Cancer

Tissue stiffness is a "mosh pit" where cancer cells thrive

Imagine being at a packed concert hall with a mosh pit full of dancers creating a wall against outsiders. When targeted drugs try to make their way toward a pancreas tumor, they encounter a similar obstacle in stiff tissue ...

Medical research

New tumor model helps researchers treat pancreatic cancer

Patients diagnosed with pancreatic cancer face a poor prognosis because the tumor forms dense scar-like tissue that is difficult for chemotherapy drugs to penetrate, but a new model may help researchers develop new therapies.

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Pancreatic cancer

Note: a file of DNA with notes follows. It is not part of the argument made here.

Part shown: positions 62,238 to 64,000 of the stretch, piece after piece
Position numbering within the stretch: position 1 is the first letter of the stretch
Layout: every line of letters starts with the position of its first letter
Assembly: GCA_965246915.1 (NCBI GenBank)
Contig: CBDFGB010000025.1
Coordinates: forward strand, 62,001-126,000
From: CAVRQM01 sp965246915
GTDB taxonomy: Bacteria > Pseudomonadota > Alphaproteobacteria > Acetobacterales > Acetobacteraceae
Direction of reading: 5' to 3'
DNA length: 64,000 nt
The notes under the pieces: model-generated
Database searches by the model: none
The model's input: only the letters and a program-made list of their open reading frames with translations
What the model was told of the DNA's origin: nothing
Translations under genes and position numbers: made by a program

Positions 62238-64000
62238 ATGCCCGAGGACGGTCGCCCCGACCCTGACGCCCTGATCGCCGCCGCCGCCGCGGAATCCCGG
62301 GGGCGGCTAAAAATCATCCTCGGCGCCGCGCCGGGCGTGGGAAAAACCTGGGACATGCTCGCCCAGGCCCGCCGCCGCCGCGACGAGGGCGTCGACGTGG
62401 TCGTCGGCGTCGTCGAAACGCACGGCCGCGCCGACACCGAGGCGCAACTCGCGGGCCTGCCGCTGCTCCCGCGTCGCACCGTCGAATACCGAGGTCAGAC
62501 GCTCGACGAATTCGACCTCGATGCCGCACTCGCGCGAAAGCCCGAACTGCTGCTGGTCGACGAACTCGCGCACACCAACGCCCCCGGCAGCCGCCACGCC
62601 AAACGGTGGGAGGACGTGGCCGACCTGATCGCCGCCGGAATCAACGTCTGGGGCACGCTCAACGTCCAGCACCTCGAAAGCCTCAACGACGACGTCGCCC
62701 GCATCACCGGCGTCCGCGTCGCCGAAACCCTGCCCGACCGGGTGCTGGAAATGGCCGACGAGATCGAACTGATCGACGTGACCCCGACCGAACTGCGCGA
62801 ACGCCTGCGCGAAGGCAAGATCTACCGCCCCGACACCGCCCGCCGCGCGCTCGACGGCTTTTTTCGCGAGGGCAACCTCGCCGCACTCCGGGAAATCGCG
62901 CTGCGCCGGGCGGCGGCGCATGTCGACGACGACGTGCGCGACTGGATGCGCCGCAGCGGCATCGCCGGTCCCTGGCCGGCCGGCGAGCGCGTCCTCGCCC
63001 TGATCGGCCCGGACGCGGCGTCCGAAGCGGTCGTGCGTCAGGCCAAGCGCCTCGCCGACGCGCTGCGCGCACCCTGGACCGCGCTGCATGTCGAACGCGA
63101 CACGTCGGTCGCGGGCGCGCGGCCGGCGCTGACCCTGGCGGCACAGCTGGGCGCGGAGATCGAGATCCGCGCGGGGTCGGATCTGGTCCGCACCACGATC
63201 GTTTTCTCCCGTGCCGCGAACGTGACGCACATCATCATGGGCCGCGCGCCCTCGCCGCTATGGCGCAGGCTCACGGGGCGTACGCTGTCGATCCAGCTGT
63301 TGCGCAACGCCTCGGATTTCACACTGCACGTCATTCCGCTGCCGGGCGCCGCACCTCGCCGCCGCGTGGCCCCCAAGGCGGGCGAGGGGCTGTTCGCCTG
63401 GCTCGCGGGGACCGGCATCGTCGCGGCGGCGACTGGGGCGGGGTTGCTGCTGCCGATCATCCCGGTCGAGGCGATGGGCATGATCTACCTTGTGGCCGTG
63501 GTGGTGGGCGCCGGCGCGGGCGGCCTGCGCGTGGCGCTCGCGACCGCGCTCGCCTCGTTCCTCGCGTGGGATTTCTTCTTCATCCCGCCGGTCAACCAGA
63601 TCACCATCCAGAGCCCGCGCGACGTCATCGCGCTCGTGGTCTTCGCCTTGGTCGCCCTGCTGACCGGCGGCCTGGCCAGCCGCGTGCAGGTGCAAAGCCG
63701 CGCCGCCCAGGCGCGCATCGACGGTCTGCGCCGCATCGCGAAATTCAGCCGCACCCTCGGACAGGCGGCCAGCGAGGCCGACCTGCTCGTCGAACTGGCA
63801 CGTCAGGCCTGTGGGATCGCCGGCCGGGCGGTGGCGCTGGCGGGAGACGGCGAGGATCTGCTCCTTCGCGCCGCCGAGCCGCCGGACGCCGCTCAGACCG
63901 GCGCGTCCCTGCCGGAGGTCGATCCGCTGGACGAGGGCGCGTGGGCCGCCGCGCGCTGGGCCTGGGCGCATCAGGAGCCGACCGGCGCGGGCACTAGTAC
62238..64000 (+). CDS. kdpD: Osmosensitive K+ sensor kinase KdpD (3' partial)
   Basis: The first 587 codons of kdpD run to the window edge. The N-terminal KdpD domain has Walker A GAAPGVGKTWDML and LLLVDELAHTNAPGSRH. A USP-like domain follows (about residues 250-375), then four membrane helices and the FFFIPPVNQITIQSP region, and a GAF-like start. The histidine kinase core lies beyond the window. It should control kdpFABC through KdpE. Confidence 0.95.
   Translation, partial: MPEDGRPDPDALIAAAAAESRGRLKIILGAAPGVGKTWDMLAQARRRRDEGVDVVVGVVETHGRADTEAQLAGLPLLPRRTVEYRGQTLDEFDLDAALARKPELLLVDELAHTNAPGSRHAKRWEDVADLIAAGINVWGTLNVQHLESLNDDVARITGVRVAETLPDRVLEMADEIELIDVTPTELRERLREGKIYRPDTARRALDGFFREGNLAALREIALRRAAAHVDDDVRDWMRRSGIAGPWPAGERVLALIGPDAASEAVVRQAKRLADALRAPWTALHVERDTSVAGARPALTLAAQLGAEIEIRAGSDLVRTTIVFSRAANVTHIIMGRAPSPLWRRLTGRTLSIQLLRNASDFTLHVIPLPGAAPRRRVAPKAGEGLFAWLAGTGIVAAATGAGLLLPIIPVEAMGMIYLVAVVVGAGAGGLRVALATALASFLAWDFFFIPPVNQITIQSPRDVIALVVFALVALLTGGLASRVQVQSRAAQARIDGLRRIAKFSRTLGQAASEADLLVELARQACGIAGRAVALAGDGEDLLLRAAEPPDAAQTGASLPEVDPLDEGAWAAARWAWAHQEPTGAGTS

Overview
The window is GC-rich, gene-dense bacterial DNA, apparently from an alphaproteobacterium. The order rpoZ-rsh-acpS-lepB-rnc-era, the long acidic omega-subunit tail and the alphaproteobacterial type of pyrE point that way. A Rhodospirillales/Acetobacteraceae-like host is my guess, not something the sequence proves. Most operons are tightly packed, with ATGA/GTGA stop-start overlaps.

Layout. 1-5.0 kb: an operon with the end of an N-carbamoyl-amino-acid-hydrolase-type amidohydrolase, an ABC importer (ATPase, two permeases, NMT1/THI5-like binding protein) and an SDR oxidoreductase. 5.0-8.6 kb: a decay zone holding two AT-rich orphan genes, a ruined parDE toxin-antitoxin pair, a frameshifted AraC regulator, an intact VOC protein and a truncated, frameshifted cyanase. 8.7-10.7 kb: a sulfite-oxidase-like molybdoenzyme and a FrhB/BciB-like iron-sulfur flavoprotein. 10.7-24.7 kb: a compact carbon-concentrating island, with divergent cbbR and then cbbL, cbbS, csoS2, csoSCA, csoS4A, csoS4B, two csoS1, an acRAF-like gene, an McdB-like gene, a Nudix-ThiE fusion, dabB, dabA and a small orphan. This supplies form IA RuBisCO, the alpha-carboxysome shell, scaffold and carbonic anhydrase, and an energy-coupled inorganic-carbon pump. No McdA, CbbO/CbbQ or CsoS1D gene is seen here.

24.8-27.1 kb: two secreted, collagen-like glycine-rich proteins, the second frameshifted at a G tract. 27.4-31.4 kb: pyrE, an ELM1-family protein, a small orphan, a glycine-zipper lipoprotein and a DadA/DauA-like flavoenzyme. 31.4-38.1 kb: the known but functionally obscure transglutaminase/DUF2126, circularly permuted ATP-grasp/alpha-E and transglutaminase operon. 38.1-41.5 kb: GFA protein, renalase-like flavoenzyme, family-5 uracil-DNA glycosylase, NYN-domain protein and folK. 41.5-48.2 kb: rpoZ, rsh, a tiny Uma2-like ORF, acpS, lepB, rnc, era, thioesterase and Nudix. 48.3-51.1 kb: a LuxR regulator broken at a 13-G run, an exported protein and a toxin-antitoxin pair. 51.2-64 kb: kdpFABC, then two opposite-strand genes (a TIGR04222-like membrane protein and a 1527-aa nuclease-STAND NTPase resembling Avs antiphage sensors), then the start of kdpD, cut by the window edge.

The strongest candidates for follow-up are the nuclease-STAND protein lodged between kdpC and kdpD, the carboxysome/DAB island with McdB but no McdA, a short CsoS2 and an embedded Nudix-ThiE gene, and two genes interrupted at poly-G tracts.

Pancreatic cancer is a malignant neoplasm of the pancreas. Each year in the United States, about 42,470 individuals are diagnosed with this condition and 35,240 die from the disease. The prognosis is generally poor; less than 5 percent of those diagnosed are still alive five years after diagnosis. Complete remission is still extremely rare. About 95% of exocrine pancreatic cancers are adenocarcinomas (M8140/3). The remaining 5% include adenosquamous carcinomas, squamous cell carcinomas, and giant cell carcinomas. Exocrine pancreatic cancers are far more common than endocrine pancreatic cancers (islet cell carcinomas), which make up about 1% of total cases.

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